Cullinet also contends that there is inadequate evidence to establish scienter concerning its conduct after May 30, 1985. Cullinet management uniformly testified they at all times believed that they would achieve 30-40% growth for the first quarter.

However, for the purposes of a motion for summary judgment, it must be recognized that a jury need not accept the testimony of defendants' witnesses when surrounding circumstances would support a contrary inference. See Adickes v. S.H. Kress & Co., 398 U.S. 144, 157-58, 90 S. Ct. 1598, 1608-09, 26 L. Ed. 2d 142 (1970); *1456 Kronfield v. Transworld Airlines, Inc., 832 F.2d 726, 737 (2d Cir.1987). In this case, the evidence, when viewed most favorably to plaintiffs, would permit the conclusion that by mid-June, 1985 Cullinet management knew, or were reckless in not acknowledging, that the May 30, 1985 projection would not be achieved and should have been supplemented with accurate, current information concerning Cullinet's first quarter, but that Cullinet instead made a series of remarks about its annual prospects which, when viewed in context, were components of a fraudulent course of conduct.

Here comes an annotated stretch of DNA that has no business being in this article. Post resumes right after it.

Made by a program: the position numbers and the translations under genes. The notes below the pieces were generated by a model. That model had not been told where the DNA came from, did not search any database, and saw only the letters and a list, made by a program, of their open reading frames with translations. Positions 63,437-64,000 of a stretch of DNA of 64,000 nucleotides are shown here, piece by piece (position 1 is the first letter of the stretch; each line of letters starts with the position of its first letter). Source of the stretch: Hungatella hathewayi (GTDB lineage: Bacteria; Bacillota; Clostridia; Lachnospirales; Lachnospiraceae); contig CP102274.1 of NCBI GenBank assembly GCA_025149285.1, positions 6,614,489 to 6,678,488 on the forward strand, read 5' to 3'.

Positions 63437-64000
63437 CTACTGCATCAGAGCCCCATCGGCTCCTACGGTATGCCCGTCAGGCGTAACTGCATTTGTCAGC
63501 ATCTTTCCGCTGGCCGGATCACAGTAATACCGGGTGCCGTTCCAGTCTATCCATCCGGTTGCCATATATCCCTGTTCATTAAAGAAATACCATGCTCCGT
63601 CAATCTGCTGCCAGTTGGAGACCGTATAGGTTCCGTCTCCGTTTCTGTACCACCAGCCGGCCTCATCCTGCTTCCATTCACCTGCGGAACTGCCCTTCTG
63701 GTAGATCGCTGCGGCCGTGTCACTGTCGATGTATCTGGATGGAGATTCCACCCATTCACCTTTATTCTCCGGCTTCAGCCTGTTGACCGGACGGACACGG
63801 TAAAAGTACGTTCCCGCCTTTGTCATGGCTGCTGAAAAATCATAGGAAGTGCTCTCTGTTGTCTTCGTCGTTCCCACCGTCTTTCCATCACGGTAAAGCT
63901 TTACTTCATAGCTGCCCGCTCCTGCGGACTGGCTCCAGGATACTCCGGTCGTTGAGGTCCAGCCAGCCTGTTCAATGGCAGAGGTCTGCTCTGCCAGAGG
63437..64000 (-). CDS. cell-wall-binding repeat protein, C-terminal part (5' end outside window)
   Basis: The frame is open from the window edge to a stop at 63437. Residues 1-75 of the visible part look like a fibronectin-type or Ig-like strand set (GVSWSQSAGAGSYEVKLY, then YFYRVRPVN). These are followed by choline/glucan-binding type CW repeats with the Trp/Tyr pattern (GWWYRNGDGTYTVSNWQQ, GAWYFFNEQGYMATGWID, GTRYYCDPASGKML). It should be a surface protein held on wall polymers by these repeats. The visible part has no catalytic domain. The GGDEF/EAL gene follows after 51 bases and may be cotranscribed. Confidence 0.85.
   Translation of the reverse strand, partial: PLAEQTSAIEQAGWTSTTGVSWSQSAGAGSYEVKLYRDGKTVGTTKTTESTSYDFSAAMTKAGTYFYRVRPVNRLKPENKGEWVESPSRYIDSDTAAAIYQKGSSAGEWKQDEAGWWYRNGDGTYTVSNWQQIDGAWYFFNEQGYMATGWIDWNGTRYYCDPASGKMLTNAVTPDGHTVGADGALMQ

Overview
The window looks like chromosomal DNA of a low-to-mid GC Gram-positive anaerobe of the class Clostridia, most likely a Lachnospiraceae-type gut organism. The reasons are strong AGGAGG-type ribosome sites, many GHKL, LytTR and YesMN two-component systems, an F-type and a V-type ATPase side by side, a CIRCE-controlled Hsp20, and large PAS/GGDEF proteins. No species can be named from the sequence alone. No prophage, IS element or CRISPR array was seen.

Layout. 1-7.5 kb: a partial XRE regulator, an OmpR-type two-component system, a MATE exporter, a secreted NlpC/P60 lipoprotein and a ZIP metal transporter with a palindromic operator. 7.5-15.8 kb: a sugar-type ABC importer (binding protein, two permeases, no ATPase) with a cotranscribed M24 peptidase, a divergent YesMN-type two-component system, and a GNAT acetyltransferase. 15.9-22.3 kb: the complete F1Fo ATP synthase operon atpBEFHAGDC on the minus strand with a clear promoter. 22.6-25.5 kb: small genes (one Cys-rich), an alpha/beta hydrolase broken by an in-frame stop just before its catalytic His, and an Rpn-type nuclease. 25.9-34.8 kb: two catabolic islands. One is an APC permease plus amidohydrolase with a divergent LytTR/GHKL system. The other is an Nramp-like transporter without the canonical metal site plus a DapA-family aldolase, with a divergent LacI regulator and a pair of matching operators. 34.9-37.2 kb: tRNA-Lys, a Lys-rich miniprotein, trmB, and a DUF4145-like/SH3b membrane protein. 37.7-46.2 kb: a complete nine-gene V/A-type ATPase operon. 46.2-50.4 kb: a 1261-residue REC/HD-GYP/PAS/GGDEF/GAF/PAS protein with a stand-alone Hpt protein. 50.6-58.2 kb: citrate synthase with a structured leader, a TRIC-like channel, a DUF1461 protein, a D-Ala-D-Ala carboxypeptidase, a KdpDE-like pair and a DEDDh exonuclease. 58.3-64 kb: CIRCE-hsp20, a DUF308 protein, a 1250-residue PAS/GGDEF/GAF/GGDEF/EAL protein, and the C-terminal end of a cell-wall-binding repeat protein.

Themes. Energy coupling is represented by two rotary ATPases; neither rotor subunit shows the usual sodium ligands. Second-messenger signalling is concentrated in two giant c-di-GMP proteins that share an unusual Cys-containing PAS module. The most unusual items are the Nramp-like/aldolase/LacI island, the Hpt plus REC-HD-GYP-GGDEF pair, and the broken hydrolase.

III. Order

Based on the foregoing, Defendants' Motion for Summary Judgment is hereby ALLOWED with regard to plaintiffs' allegations that defendants engaged in an illegal course of conduct beginning with the May 30, 1985 press release, and otherwise DENIED. Accordingly, this court's June 18, 1987 Order is hereby amended pursuant to Federal Rule of Civil Procedure 23(c) (1) and the remaining class in this case consists of purchasers of Cullinet stock between June 17 and August 5, 1985, who claim to have been injured by a common course of fraudulent conduct during that period.


[1] The previously certified class does not include purchasers who might assert claims based only on misrepresentations allegedly made on July 18, 1985, rather than on a course of conduct beginning earlier. Kirby, 116 F.R.D. at 312 n. 2.

[2] The evidence concerning the facts which plaintiffs claim are material and genuinely in dispute is discussed infra.